The Lydia Eva story
The herring industry had reached its peak in 1913 when 1006 vessels were based at Great Yarmouth, and was in decline at the time the Lydia Eva joined the small fleet owned by Harry Eastick. Despite being the most modern steam drifter of her type, equipped with wireless and electric light, and specifically designed to be more efficient than her contemporaries, the declining herring stocks nonetheless meant that the Lydia Eva had a relatively short working life.
With decent catches becoming increasingly difficult, she landed her last catch in December 1938. Two months later Harry Eastick sold her and his other remaining vessel to Norford Sufflings, a local firm of fish merchants.
She was subsequently sold on to the Caernarvonshire Yacht Company and was altered and equipped for a contract with the Air Ministry, maintaining and servicing buoys around the west coast, but was requisitioned by the Ministry of War in 1942 and became engaged in salvage work.
In 1966 she was transferred to the Marine Services Division of the Royal Navy, where she was fitted with a new boiler and a higher wheelhouse but after just 3 years of service she was laid up for sale in Milford Haven.
The Maritime Trust was founded in 1969 to preserve vessels that were representative of Britain's maritime heritage. Being the only remaining vessel of her type, the Lydia Eva was purchased by the trust in 1971, and following an overhaul at Holman & Sons in Penzance she returned to Great Yarmouth.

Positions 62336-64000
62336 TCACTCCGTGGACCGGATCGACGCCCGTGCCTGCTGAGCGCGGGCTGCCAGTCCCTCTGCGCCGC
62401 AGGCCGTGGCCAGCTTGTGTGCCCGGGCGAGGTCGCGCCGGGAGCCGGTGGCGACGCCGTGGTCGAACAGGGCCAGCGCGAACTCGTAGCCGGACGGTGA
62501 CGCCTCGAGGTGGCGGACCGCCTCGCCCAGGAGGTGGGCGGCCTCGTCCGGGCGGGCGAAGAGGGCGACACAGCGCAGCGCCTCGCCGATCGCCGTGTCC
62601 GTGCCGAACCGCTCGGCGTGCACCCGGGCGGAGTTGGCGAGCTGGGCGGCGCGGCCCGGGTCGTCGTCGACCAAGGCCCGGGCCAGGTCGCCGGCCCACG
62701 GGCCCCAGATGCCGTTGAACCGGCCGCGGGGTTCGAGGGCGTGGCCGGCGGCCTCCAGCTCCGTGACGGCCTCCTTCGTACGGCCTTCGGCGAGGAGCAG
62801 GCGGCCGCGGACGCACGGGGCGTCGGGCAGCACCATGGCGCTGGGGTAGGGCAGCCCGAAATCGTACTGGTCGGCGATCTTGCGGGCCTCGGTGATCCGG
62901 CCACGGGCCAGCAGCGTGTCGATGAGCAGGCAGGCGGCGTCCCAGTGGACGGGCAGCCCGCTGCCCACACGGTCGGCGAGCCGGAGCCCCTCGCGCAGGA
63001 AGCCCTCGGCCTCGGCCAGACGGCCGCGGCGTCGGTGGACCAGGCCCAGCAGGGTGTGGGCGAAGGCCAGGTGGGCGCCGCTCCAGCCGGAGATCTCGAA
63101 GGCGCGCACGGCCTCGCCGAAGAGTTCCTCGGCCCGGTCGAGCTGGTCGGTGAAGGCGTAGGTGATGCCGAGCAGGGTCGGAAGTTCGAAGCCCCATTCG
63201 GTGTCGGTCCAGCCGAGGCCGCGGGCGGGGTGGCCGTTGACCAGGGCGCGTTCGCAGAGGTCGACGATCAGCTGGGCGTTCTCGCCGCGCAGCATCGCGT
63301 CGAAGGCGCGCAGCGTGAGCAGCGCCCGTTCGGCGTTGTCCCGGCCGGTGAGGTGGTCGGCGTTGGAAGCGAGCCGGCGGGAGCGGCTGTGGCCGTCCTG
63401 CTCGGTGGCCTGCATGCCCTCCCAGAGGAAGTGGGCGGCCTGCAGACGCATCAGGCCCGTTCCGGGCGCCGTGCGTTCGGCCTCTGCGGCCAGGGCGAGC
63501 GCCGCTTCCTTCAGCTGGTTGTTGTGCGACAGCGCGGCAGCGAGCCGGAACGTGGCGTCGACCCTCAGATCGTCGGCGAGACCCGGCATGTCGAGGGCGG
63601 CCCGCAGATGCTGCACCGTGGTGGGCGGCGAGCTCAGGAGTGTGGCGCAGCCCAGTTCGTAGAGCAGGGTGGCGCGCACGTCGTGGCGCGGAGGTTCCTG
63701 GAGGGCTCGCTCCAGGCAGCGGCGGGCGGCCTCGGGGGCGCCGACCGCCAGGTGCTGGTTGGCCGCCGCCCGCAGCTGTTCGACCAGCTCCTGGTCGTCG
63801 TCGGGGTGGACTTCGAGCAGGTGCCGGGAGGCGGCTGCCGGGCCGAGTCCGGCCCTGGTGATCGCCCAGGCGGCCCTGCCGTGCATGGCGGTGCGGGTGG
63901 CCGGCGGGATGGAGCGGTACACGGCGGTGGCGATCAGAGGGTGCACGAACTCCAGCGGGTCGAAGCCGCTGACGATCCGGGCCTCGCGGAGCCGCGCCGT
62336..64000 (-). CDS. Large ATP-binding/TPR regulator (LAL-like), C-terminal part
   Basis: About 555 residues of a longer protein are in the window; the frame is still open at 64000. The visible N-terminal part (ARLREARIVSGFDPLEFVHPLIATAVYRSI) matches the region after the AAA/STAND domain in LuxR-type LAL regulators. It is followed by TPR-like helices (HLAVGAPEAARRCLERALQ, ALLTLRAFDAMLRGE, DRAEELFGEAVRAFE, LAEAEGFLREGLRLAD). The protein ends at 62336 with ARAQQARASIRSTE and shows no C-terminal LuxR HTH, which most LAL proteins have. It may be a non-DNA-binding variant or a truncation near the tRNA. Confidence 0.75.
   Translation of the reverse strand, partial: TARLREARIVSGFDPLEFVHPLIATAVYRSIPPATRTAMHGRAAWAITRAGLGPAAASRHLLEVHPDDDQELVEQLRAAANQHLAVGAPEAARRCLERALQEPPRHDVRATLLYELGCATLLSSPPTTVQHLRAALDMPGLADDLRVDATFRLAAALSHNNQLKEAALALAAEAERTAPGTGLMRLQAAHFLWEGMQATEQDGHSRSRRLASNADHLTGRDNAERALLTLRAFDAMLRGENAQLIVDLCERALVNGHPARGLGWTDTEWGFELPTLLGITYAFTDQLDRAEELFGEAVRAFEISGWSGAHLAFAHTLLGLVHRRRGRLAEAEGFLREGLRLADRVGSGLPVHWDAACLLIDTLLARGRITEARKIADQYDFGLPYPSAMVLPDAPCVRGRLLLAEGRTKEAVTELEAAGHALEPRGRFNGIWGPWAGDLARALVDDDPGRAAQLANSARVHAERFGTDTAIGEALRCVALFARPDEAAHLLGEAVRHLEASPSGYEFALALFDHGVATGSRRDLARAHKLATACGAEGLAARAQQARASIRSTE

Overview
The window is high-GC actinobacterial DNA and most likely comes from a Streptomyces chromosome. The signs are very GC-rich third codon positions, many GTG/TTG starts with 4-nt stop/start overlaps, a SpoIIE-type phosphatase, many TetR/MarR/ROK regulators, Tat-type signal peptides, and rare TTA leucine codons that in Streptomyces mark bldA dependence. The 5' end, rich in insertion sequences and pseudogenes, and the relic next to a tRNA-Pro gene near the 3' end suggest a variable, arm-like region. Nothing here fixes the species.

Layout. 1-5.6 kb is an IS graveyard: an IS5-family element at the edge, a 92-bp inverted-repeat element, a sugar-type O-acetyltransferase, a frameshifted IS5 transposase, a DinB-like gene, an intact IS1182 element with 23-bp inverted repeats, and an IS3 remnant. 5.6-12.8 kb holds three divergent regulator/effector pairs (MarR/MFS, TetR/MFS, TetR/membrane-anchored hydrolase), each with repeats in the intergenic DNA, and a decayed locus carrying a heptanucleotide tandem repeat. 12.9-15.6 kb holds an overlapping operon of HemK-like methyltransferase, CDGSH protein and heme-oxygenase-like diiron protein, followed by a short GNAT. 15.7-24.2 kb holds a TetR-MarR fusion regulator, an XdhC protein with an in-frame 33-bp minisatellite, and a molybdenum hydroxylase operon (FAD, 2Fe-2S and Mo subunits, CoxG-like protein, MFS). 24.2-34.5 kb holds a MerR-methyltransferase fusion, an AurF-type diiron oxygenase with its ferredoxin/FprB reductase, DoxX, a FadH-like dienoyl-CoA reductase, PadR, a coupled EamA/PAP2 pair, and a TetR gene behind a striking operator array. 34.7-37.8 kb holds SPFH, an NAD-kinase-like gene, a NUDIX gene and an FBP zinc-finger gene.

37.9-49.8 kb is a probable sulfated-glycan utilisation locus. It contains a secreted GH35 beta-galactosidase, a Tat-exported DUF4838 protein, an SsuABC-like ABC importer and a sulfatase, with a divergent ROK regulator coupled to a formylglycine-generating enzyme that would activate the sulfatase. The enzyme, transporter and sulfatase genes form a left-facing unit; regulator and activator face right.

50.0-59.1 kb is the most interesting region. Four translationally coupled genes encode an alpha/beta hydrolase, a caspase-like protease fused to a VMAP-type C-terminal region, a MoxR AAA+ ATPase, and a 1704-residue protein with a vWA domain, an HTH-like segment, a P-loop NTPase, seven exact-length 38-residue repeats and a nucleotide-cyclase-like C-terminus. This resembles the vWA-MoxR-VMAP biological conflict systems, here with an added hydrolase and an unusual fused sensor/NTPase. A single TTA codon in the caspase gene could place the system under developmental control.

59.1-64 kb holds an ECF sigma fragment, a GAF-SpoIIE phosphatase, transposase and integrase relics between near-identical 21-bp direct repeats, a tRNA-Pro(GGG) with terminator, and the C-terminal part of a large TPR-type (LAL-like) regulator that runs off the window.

Charles Eastick, nephew of Harry, was able to offer invaluable advice; the RAF and Admiralty fittings were removed and Lowestoft based Overys were able to construct a new wheelhouse. By 1973 she was a drifter again, and spent the next five years welcoming visitors on board at her berth at South Quay at Great Yarmouth.
In 1978 she sailed from Great Yarmouth, seemingly to be gone forever, to become part of the Maritime Trust exhibition at St Katherine's Dock next to Tower Bridge in London. Financial difficulties eventually saw the closure of this exhibition in 1986, and once again she was laid up, this time at the West India Dock.
In 1989 enthusiasts in Norfolk and Suffolk, with support from the County Council and various borough and district councils, formed the Lydia Eva Charitable Trust Ltd, with the aim of purchasing the vessel and returning her to her home port. The project generated tremendous local interest, and on 30 June 1990 the Lydia Eva was towed back into Great Yarmouth.
When the Lydia Eva was dry docked in Lowestoft early in the year 2000 it was found that parts of the ship's hull just below the waterline had rusted away so badly that it was not safe to put her on display. Repairs were needed in the region of £750,000, and an application to the Heritage Lottery Fund was prepared.
The Lydia Eva was subsequently refurbished and returned to Great Yarmouth in spring 2009 as a floating museum, open to visitors from Easter to October, and a main focal point of the Great Yarmouth Maritime Festival.